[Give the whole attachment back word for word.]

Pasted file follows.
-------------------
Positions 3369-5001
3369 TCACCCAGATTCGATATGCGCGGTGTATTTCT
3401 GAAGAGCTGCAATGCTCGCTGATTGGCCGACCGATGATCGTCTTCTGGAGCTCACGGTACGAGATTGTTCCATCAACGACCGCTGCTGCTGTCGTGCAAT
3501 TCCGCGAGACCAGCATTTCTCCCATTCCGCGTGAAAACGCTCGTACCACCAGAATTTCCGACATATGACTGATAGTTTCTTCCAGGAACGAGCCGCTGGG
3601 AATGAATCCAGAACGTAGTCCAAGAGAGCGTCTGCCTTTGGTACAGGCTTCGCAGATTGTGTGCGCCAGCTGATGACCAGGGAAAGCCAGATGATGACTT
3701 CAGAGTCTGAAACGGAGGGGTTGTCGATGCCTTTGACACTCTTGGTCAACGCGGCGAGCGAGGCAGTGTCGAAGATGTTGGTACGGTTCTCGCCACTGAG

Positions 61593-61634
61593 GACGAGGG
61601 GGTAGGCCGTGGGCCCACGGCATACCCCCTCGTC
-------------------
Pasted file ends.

Positions 3369-5001
3369 TCACCCAGATTCGATATGCGCGGTGTATTTCT
3401 GAAGAGCTGCAATGCTCGCTGATTGGCCGACCGATGATCGTCTTCTGGAGCTCACGGTACGAGATTGTTCCATCAACGACCGCTGCTGCTGTCGTGCAAT
3501 TCCGCGAGACCAGCATTTCTCCCATTCCGCGTGAAAACGCTCGTACCACCAGAATTTCCGACATATGACTGATAGTTTCTTCCAGGAACGAGCCGCTGGG
3601 AATGAATCCAGAACGTAGTCCAAGAGAGCGTCTGCCTTTGGTACAGGCTTCGCAGATTGTGTGCGCCAGCTGATGACCAGGGAAAGCCAGATGATGACTT
3701 CAGAGTCTGAAACGGAGGGGTTGTCGATGCCTTTGACACTCTTGGTCAACGCGGCGAGCGAGGCAGTGTCGAAGATGTTGGTACGGTTCTCGCCACTGAG

Positions 61593-61634
61593 GACGAGGG
61601 GGTAGGCCGTGGGCCCACGGCATACCCCCTCGTC